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Impact of salinomycin on the intestinal microflora of broiler chickens.

Johansen CH, Bjerrum L, Pedersen K - Acta Vet. Scand. (2007)

Bottom Line: We found no effect of salinomycin on C. jejuni but salinomycin significantly affected the composition of the microflora.In addition, salinomycin significantly reduced the prevalence of Clostridium perfringens and we observed a significant increase (62%) in the mean body weight of salinomycin treated chickens compared to un-treated controls.Termination of the use of ionophore coccidiostats will not affect food safety related to campylobacter, but will increase the risk of necrotic enteritis in the broilers.

View Article: PubMed Central - HTML - PubMed

Affiliation: National Veterinary Institute, Technical University of Denmark, Hangøvej 2, DK-8200 Aarhus N, Denmark. cjo@vet.dtu.dk

ABSTRACT

Background: The ionophoric coccidiostat salinomycin is widely used in chicken feed. In the near future the use of ionophore coccidiostats may be banned as has been the case for other antimicrobial growth promoters. This study was conducted to examine the effect of salinomycin on Campylobacter jejuni infection and on the composition of the caecal microflora in broiler chickens.

Methods: An experimental infection study was carried out in isolators and the intestinal microflora was analyzed using quantitative cultivation, denaturant gradient gel electrophoresis (DGGE), cloning and sequencing.

Results: We found no effect of salinomycin on C. jejuni but salinomycin significantly affected the composition of the microflora. In addition, salinomycin significantly reduced the prevalence of Clostridium perfringens and we observed a significant increase (62%) in the mean body weight of salinomycin treated chickens compared to un-treated controls.

Conclusion: Termination of the use of ionophore coccidiostats will not affect food safety related to campylobacter, but will increase the risk of necrotic enteritis in the broilers.

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Related in: MedlinePlus

Clustering of 40 clones (numbered) and 22 well-known bacteria (listed above), based on sequence analysis of 16s rDNA. In the neighbor joining distance tree, branch lengths reflects genetic distances and bootstrap values, obtained from 1000 resampled datasets, are shown in italics.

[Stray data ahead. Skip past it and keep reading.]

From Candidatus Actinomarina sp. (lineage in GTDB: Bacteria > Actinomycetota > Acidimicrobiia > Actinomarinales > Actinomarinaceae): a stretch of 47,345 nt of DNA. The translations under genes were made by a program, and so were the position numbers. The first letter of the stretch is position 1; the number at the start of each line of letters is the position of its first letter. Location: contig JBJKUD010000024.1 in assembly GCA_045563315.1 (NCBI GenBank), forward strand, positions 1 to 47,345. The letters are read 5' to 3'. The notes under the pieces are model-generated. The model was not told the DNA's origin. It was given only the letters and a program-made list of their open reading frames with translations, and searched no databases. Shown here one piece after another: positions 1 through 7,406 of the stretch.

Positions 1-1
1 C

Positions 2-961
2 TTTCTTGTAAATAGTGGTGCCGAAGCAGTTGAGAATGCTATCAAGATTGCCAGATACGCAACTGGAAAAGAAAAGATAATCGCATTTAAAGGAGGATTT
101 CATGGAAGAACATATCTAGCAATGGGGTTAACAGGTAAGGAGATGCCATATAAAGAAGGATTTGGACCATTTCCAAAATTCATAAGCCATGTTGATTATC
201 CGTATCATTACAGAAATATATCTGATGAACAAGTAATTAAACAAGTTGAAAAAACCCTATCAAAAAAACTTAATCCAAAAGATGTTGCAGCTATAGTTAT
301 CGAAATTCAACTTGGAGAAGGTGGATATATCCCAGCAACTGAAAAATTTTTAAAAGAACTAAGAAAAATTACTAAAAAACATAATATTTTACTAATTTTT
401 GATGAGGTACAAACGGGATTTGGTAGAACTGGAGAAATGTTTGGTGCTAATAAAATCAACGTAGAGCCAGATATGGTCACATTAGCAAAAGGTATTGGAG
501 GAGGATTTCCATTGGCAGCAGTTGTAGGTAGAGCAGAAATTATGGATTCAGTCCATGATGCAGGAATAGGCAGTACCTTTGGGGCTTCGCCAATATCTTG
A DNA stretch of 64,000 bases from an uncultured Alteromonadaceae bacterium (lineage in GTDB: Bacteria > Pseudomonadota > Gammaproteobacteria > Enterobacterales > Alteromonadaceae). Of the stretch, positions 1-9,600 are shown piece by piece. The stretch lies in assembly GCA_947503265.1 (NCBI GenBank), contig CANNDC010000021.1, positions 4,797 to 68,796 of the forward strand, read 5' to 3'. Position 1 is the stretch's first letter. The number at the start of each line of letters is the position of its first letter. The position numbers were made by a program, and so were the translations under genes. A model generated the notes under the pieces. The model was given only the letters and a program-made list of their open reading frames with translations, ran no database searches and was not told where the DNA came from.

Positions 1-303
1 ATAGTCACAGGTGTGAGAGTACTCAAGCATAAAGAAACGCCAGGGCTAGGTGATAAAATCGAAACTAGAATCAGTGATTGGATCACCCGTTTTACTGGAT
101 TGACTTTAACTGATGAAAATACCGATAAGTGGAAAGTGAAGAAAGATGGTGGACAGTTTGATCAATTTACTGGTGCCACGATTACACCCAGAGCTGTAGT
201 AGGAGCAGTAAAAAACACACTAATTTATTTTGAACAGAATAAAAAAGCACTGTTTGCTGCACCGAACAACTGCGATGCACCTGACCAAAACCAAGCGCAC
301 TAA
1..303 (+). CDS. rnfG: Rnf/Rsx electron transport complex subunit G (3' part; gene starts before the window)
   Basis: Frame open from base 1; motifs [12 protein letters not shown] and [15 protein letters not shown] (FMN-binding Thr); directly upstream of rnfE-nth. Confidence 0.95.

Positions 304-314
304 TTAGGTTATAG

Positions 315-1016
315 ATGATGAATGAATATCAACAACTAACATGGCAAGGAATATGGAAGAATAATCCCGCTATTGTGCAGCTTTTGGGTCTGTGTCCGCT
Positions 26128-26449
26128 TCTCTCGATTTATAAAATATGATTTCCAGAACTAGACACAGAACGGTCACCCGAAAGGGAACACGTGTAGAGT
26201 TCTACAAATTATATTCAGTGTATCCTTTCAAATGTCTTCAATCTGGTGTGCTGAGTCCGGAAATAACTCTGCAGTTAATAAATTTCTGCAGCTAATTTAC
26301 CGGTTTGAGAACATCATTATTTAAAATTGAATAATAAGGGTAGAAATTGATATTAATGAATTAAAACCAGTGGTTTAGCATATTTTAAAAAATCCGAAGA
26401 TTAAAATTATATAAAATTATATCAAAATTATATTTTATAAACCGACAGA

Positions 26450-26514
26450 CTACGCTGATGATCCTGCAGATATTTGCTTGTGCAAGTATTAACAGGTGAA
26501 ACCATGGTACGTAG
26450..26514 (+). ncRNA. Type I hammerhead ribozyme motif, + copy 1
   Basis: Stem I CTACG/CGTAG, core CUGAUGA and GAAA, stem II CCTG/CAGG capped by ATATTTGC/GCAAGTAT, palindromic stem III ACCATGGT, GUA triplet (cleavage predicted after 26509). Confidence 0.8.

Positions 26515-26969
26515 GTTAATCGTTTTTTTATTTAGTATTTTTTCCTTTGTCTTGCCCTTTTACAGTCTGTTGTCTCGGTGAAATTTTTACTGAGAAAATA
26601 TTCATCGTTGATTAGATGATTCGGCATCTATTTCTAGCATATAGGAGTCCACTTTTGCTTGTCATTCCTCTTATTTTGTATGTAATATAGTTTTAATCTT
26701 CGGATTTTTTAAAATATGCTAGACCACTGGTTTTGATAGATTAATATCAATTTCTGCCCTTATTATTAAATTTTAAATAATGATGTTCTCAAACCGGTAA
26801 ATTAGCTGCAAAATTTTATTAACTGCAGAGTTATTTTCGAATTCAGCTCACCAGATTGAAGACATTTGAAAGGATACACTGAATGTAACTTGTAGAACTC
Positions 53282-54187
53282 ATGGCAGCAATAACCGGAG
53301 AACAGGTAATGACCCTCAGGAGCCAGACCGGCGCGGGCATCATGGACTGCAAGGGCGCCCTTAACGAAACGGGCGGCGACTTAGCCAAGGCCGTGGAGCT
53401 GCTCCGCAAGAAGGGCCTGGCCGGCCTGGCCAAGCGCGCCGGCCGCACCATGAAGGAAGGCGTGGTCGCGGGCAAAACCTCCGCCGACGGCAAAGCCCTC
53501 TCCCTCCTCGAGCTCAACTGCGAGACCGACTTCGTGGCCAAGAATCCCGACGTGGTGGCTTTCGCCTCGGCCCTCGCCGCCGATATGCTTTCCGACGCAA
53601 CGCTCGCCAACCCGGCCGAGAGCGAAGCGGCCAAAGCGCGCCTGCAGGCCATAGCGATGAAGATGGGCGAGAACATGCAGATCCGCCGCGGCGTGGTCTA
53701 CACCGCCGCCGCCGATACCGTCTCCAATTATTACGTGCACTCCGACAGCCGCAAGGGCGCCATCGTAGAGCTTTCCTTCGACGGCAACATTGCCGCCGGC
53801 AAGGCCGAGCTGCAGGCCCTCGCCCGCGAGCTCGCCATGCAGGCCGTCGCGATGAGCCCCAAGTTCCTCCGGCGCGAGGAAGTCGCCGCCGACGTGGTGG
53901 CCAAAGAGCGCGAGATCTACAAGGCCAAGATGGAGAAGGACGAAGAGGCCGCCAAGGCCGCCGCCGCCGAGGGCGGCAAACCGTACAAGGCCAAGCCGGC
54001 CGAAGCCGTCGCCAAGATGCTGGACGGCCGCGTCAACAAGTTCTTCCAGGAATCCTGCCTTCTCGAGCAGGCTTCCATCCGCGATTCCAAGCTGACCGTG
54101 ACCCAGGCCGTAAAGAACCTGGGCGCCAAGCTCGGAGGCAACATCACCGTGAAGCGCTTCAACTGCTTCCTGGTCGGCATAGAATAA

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Figure 3: Clustering of 40 clones (numbered) and 22 well-known bacteria (listed above), based on sequence analysis of 16s rDNA. In the neighbor joining distance tree, branch lengths reflects genetic distances and bootstrap values, obtained from 1000 resampled datasets, are shown in italics.

Mentions: A total of 49 clones were chosen for sequencing on basis of their different migrations in the DGGE, giving 48 useful sequences (Table 4). The caecal samples, from which the clones originated, are shown in Table 4. Blasting the sequences resulted in two clones being most closely related to C. jejuni, 2 to Clostridium neonatale, 1 to Lactobacillus sp. and 3 were most closely related to Shigella boydii and E. coli. Forty sequences were most closely related to an uncultured bacterium. All sequences were aligned and phylogenetically analyzed in order to identify, which groups of well-known bacteria they were related to. A neighbor joining distance tree (Figure 3) showed that 12 clones clustered with ruminococci. Seventy-five per cent of these originated from non-treated caecal samples. Another group of 7 clones clustered with Faecalibacterium prausnitzii and related organisms. These clones all originated from caecal samples taken at 30 days of age (3 different treatments). The remaining clones clustered among E. coli, C. jejuni and different clostridia or lactobacilli. Two of the clones originating from salinomycin treated chickens were related to Clostridium or Lactobacillus sp. respectively.